Use infrastructure money to get more women and people of color into the trades


Of working women in the United States, nearly half are concentrated in low-wage jobs. Although they are more likely to have a four-year college degree than men, women overall earn only 84% of what men earn. The disparities are greater for women of color: Black and Latina women earning only 64% and 57% respectively.

Enter COVID-19. The past two years have widened gender inequalities in the labor force. Women face increased unemployment and growing domestic workloads.

The solutions to these systemic inequalities might be closer than you think. With $17 billion in federal funding from the Infrastructure Investment and Jobs Act, Illinois has a unique chance to make this stimulus a powerful force for equity. As this federal funding reaches the water, transportation, and climate resilience industries, policymakers can increase access to in-demand careers that support community prosperity through climate stability. employment and financial growth.

SEND LETTERS TO: [email protected] We want to hear from our readers. To be considered for publication, letters must include your full name, neighborhood or hometown, and a phone number for verification purposes. Letters should be a maximum of approximately 350 words.

At the Metropolitan Water Reclamation District, we clean up wastewater and manage stormwater in Cook County. Our daily work is possible thanks to infrastructure projects, such as TARP, flood control projects and our water reclamation plants. Agencies like ours have the power to advance policies and programs that expand access to engineering, innovation, entrepreneurship, and construction opportunities for women and communities of color.

Uniquely, the MWRD Board of Commissioners is one of the only legislative bodies in Illinois to have an elected majority of women of color. Our diverse leadership provides a unique perspective on how regional governments can integrate gender and racial equity into career paths and infrastructure projects. The investments we make are in the workforce of tomorrow.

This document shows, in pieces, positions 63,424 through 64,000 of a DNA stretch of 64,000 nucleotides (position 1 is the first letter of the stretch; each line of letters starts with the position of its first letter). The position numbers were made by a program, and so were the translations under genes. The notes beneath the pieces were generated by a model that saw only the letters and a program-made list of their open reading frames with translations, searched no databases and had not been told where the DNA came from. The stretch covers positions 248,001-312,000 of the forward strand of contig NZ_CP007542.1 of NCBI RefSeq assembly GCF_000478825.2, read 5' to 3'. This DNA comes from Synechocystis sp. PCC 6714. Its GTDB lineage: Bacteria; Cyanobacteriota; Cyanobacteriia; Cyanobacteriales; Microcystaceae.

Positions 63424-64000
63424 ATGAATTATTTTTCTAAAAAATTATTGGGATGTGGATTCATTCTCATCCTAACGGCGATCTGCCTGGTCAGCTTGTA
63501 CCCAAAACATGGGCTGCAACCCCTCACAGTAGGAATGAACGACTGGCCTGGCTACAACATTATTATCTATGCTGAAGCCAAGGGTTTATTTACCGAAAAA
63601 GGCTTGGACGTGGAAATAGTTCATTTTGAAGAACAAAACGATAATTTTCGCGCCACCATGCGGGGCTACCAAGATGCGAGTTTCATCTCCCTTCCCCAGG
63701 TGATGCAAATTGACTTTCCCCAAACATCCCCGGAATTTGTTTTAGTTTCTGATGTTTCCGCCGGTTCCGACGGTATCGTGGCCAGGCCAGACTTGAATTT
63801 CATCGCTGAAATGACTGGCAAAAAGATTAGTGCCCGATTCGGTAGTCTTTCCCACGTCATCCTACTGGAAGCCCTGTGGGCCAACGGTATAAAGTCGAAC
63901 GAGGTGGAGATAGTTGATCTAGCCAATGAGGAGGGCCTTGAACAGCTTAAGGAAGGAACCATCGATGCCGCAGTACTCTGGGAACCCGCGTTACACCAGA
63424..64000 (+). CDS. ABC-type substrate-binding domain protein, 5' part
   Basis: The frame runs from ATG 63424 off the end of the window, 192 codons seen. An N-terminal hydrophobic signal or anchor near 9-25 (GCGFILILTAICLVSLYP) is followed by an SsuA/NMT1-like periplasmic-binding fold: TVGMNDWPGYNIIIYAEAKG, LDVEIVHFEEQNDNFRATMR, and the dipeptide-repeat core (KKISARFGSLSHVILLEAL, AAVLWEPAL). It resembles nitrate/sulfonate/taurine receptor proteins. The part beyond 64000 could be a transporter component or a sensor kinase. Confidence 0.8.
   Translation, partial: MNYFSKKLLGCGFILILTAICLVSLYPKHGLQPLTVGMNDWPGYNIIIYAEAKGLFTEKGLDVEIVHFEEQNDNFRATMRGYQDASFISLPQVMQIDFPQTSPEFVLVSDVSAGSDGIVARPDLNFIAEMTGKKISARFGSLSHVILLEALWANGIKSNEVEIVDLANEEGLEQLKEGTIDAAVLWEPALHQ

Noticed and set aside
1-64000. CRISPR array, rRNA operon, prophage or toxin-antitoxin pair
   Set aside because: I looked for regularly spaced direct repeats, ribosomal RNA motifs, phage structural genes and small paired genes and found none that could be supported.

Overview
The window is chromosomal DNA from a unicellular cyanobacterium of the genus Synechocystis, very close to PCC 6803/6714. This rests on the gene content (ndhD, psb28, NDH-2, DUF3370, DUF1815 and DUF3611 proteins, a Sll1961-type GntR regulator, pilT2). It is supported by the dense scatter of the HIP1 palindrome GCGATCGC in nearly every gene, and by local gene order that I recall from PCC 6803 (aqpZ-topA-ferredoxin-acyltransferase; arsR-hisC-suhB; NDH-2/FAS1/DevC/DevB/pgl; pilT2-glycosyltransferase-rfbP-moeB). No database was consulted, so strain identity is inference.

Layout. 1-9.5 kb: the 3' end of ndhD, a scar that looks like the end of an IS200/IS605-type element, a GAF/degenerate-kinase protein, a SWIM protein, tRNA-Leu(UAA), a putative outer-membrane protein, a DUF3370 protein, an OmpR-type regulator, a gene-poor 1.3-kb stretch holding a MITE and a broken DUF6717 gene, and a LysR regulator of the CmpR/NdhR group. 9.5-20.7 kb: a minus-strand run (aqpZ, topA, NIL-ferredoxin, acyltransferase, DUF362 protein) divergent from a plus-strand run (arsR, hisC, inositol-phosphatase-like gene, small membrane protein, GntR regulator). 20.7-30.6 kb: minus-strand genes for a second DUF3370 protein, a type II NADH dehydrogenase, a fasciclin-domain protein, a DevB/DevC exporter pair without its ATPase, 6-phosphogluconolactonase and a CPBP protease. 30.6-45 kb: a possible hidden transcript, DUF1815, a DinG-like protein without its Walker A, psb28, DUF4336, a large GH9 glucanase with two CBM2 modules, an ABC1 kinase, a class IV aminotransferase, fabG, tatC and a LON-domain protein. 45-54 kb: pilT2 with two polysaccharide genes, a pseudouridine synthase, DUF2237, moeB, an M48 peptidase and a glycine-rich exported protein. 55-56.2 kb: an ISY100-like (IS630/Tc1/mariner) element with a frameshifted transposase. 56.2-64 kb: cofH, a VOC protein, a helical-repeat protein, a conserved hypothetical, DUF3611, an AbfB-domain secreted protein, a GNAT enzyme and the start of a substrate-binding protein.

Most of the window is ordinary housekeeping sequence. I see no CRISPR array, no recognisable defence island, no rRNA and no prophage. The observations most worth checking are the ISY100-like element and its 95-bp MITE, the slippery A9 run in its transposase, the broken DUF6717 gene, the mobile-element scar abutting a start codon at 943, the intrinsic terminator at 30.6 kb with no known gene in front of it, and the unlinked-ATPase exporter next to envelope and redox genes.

Affirmative action objectives have contributed to increasing the diversity of the skilled workforce, thereby reducing pay gaps. Recently, Illinois began working to expand access to apprenticeships, a critical step in diversifying our infrastructure workforce. Only 0.6% of construction apprentices are reported to be black or Latina women. Governments must act quickly to give women and communities of color a chance to benefit from infrastructure funding.

We are at the crossroads. We cannot afford to be myopic. Now is the time to build a new economy by breaking glass ceilings for Illinois women, communities of color, and people who have historically been underrepresented in the trades. By being strategic, we can increase prosperity and provide life-changing opportunities.

To honor Women’s History Month is to address systemic disparities. Governments can generate equitable outcomes for generations to come.

Kim du Buclet and Eira Corral-Sepulveda, MWRD Board of Commissioners

Standard time is the way to go

The editorial on the US Senate’s recent passage of the bipartisan Sun Protection Act is spot on. Yes, stop changing clocks, but keep them on standard time. Mornings would be difficult during the winter months with daylight saving time.

John Petersen, Belmont Heights

Ideal summer time all year round

I was shocked to read the recent Sun-Times editorial against DST all year. It’s something I’ve been passionately working on for years. Why? Because our long, cold winters are hard enough without it getting dark by 4:30 p.m. Yes, it is a bit darker in the morning, but mornings are still dark in winter.

The extra daylight at the end of the day makes walking and driving safer, easier for shopping, and generally lifts your spirits. This is when more people are out.

My “circadian biology” works very well with daylight saving time.

Carol Kraines, Deerfield

Smollett betrayed real victims

If I ever hear or see another article about “Jessie” Smollett (I’m behind comedian Chris Rock, who said the “Empire” actor didn’t deserve the “u” in his name), it would be very well. His lies were a betrayal to me and all true victims of racist violence. Because of his actions, the alt-right uses him as a weapon to deny legitimate claims.

When a successful African American commits a crime motivated by greed or self-aggrandizement, I have no desire to mitigate their consequences. If they are stupid enough to believe they can get away with crimes their white peers commit with apparent impunity, fool them.

One thing every black man should know is that we can’t afford stupidity. My generation learned, “If you find a fool, bang his head.” (For the uninitiated, that means fools deserve whatever they get.) I don’t care if Smollett is serving time in prison, but he has to repay the city for the money he incurred because of his fraud.

Muriel Balla, Hyde Park

High Cannabis Taxes

Tom Schuba’s article “High$ and Low$” indicates that pot sales have fallen sharply and consumers are being pushed into the illicit market. That’s for one reason: the cost and high prices have nothing to do with the lack of supply and limited outlets, as stated by cannabis consultant Andy Seeger. The retail price before taxes is comparable to the illegal sale price of cannabis, until you add recreational cannabis state and local taxes. The higher the THC level, the higher the tax.

Theoretically, legalized cannabis should have ended the illicit market, but because of the overly greedy tax grab, it energized the illicit market.

George Recchia, Oak Park


Comments are closed.